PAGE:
The 95052 CPT code is defined as: “Photo patch test(s) (specify the number of tests).”
The CPT 95052 procedure starts with a patch containing allergy placed by the physician onto the patient’s arm and is exposed to ultraviolet light. Afterward, the patient’s skin or anaphylactic reaction is noted to uncover specific allergies.
8.3 Billing Guidelines
CPT 95052 requires the physician’s direct supervision in case the patient has an anaphylactic reaction to a test.
9. CPT Code 95056
CPT is also in the Medicine section and can be used for photo tests.
The book of CPT defines the description of CPT code 95056 as: “Photo tests.”
During the 95056 CPT code procedure, the patient’s skin is exposed to ultraviolet light by a physician, and the skin’s reaction or anaphylactic reaction is noted to uncover specific allergies.
10. CPT Code 95060
Report CPT 95060 for an allergy testing procedure of a patient’s eye. These tests are often used to determine which allergens cause and reaction and the degree of it.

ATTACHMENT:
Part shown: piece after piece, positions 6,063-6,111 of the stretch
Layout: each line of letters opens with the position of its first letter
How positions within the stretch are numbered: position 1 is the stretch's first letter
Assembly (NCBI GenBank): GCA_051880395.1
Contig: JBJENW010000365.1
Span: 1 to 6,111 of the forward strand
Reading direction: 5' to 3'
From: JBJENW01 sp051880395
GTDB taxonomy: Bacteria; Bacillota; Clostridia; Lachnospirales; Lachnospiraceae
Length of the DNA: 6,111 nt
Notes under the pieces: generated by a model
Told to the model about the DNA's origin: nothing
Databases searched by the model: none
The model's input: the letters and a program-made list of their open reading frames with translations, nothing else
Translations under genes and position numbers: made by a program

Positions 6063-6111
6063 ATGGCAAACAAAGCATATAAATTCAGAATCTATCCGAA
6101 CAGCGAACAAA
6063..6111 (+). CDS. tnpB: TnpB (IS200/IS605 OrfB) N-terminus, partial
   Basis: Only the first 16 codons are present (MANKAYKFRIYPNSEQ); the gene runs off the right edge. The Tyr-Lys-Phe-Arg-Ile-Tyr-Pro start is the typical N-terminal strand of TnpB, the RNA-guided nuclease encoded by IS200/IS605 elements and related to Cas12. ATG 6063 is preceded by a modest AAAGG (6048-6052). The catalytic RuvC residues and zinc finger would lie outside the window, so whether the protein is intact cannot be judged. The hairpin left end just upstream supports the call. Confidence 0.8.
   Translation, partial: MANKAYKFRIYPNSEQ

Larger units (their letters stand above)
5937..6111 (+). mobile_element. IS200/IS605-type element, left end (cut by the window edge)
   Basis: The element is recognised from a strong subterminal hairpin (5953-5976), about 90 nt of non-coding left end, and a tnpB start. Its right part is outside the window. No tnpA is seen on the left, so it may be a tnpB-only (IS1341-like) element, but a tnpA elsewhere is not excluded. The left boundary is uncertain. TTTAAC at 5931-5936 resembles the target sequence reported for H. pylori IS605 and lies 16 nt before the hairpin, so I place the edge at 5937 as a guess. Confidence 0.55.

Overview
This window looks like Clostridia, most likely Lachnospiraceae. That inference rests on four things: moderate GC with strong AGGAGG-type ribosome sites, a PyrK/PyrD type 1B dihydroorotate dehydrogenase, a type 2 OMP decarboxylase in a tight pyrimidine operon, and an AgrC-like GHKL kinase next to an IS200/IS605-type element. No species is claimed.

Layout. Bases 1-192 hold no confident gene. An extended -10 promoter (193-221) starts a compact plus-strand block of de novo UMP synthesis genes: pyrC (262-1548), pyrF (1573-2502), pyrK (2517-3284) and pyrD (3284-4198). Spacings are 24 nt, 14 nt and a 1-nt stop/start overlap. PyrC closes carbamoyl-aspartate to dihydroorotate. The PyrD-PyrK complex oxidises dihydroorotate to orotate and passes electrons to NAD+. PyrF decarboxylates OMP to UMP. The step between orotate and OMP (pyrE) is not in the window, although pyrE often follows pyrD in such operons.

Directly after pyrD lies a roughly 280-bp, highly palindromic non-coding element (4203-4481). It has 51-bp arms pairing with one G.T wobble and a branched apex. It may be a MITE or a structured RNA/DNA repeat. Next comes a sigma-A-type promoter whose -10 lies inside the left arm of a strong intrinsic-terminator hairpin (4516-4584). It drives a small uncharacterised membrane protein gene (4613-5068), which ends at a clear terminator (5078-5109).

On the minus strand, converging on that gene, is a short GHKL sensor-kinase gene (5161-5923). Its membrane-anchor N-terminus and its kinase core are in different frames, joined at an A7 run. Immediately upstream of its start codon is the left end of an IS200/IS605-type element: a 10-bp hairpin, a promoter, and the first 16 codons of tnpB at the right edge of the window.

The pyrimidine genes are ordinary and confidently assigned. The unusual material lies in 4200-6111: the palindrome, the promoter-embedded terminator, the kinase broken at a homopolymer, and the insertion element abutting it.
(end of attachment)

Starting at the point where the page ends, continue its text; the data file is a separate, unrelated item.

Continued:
CPT defines the 95060 CPT code as: “Ophthalmic mucous membrane tests.”
CPT code 95060 represents the technical component of a service in which the provider conducts an ophthalmic or eye mucus membrane test by introducing an allergenic extract into the conjunctiva or the eye’s inner lining.
He then observes the patient’s eye for redness and itching. The elasticity of the eye’s conjunctiva helps the eyelid and eyeball to move.
The provider conducts this test and records the results, as this helps the provider to determine which medicines he should recommend to the patient.
10.3 Billing Guidelines
CPT code 95060 represents the technical component of the service only, so you should not append modifier 26 or modifier TC.
You should not use CPT 95060 for Schirmer’s tear testing, which payers typically include in the office visit or eye exam code.
11. CPT Code 95065
Report CPT 95065 for allergy tests of the nasal mucus membrane of a patient. The kind of allergic reaction and the degree of can be determined with this test.
The 95065 CPT code is officially described by the CPT book as: “Direct nasal mucous membrane test.”